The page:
Global group of women religious superiors calls for March 22 day of prayer

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The International Union of Superiors General is calling for a global day of prayer and solidarity on Sunday, March 22, in response to the COVID-19 pandemic.

"Now is the time for each one of us to respond to the worldwide coronavirus crisis by being in solidarity with others, especially with those who are most vulnerable and most at risk," Sr. Jolanda Kafka, the president of the Rome-based worldwide organization of the superiors general of institutes of Catholic women, said in a March 19 announcement.

"It is the time to follow the directives provided by the World Health Organization and our respective governments," she added. "We therefore invite all the member congregations of UISG to make next Sunday 22nd March a day of worldwide solidarity and prayer especially for all those directly affected."

Accompanying the statement were video links of Kafka speaking in English, Italian and Spanish. Kafka, who is Polish, is the superior general of the Sisters of Mary Immaculate, Claretian Missionaries.

The announcement comes as other sister groups and congregations are canceling or postponing planned conferences and meetings.

The Leadership Conference of Women Religious, the largest group of the leaders of congregations of Catholic women religious in the United States, said earlier this week that all meetings and workshops planned through June 30 have been canceled.

At the same time, in its April newsletter, LCWR said its annual assembly, scheduled for Aug. 11-14, was still on, but that given "the global health crisis and its potential impact on the 2020 LCWR assembly," the organization "will monitor the situation carefully to determine whether to hold the assembly. At this point, it is too soon to make any decision."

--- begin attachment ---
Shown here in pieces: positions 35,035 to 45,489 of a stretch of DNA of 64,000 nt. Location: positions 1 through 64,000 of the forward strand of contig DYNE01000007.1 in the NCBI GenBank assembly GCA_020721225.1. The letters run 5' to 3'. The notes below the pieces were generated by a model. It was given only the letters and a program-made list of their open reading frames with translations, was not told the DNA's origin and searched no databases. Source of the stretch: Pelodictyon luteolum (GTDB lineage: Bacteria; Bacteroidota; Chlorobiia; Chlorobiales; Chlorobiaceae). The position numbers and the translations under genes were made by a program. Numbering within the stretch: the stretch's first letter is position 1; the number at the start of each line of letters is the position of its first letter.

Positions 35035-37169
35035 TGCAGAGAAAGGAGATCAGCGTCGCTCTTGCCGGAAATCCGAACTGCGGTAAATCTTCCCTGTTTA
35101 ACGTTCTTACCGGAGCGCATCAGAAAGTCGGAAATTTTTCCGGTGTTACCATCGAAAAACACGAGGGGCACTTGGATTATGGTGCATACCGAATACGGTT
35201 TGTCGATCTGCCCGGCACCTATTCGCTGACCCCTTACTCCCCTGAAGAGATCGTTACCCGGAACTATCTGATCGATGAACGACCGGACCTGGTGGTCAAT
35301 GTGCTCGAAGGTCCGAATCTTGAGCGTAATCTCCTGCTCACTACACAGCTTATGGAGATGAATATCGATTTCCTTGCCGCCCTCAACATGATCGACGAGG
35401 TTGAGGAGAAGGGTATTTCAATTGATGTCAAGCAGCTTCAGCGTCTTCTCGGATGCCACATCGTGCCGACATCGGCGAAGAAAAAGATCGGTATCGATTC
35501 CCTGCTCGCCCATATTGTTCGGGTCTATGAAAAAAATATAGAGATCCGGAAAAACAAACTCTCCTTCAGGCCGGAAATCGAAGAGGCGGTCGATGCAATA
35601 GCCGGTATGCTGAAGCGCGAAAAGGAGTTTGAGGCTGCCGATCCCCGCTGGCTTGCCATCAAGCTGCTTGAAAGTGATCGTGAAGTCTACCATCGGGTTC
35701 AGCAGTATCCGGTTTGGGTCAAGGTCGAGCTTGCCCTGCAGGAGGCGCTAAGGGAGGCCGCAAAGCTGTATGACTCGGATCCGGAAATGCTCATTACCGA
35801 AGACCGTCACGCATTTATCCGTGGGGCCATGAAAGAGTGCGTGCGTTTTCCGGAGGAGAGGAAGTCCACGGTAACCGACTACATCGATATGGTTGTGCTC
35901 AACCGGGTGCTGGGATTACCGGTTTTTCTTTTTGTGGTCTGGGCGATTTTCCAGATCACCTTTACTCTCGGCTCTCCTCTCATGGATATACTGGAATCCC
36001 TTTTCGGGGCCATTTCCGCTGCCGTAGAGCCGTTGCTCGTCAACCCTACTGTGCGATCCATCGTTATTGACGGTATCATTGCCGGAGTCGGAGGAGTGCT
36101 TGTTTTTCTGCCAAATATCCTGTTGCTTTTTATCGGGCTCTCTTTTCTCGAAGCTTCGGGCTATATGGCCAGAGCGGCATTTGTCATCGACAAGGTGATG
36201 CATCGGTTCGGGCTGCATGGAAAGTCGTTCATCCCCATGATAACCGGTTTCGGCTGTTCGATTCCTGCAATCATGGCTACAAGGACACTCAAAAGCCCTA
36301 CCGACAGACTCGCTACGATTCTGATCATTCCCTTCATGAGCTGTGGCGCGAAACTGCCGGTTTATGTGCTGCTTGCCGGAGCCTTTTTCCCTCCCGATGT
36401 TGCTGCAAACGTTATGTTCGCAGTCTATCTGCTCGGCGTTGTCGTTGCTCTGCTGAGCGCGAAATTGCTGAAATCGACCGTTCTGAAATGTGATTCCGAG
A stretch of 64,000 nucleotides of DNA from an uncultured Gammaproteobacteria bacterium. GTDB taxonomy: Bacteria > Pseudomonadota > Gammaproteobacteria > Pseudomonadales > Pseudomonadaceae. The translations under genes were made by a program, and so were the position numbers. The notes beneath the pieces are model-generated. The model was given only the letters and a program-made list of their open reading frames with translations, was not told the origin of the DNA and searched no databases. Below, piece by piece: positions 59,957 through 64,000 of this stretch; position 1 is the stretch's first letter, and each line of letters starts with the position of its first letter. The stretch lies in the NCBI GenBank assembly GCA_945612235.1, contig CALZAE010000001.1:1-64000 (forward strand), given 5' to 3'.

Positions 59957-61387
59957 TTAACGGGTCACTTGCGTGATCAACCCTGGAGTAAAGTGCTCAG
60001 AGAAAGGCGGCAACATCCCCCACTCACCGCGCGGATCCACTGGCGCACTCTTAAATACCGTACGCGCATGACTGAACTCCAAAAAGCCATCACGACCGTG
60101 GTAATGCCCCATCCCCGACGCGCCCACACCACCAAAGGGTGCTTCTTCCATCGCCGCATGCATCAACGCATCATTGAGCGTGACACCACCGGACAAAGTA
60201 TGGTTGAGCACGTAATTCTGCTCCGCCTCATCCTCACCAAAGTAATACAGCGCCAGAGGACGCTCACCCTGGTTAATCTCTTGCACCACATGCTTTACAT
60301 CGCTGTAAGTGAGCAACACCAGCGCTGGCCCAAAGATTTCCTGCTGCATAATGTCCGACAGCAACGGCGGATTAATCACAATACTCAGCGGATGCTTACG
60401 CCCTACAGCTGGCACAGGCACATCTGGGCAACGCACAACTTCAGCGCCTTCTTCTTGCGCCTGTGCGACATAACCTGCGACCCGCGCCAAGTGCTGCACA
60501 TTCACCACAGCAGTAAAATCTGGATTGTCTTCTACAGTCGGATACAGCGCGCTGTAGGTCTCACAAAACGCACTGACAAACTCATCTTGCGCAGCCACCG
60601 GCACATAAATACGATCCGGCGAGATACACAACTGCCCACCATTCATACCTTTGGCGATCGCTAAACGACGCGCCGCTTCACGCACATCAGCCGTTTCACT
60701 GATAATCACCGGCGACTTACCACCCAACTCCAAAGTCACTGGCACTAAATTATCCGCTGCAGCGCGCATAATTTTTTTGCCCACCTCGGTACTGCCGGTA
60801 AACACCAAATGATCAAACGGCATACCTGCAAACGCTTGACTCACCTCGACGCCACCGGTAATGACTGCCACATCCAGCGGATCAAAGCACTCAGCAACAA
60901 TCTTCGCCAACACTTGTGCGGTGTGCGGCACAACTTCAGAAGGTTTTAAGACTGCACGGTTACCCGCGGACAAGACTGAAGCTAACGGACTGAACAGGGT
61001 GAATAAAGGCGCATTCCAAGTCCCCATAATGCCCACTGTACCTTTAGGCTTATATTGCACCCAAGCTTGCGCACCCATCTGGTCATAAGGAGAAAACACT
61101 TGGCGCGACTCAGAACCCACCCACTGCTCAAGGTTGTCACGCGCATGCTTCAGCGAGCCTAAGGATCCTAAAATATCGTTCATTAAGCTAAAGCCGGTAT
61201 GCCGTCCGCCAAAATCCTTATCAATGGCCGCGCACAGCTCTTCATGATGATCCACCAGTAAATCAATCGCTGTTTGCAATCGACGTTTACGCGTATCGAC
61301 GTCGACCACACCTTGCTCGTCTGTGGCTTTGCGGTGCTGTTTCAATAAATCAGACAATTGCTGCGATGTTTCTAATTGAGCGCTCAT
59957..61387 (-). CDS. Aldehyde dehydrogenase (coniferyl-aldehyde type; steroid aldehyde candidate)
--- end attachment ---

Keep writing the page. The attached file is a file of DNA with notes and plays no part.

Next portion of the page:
Immaculate Heart of Mary Sr. Annmarie Sanders, LCWR spokesperson, told GSR through an email that LCWR members are "working night and day to get all the necessary protocols in place to care for their members."

"The great majority of women religious today are in their later years, so most leaders are very concerned about getting everything in place in their motherhouses and healthcare facilities to keep their sisters and employees as safe as possible. This seems to be the primary task of all leaders at the moment."

As an example of efforts by sisters to take cautionary steps, the Michigan-based Adrian Dominican Sisters said in a March 13 statement that it had suspended all congregation-related travel "as well as meetings, conferences, and gatherings involving travel by its 533 sisters, 206 associates and nearly 300 co-workers."

Also suspended were any personal travel by sisters "to areas where the virus has been reported and participation anywhere in social or other events involving larger groupings of people," as well as workshops and programs sponsored or hosted by the congregation's retreat and conference center.

In addition, any visits by off-campus guests to the congregation's motherhouse and retirement facility have also been suspended.

Administrators and lay leaders are meeting daily, the congregation said, "to monitor the pandemic and to develop effective mitigation protocols and implement new measures as needed. As conditions warrant, these suspensions may be modified in the coming days and/or extended beyond the end of March."

In a letter to community members announcing what it called "prudential preventative action," congregational administrators said the measures were "for the common good of our own community and the larger communities in which we live and serve." 

Like UISG, the Adrian Dominican Sisters said it is joining "with people around the world in prayer for the victims of the coronavirus, their families, and all healthcare workers who are courageously serving on the frontlines of this pandemic."

Read all of GSR's coverage of the new coronavirus.

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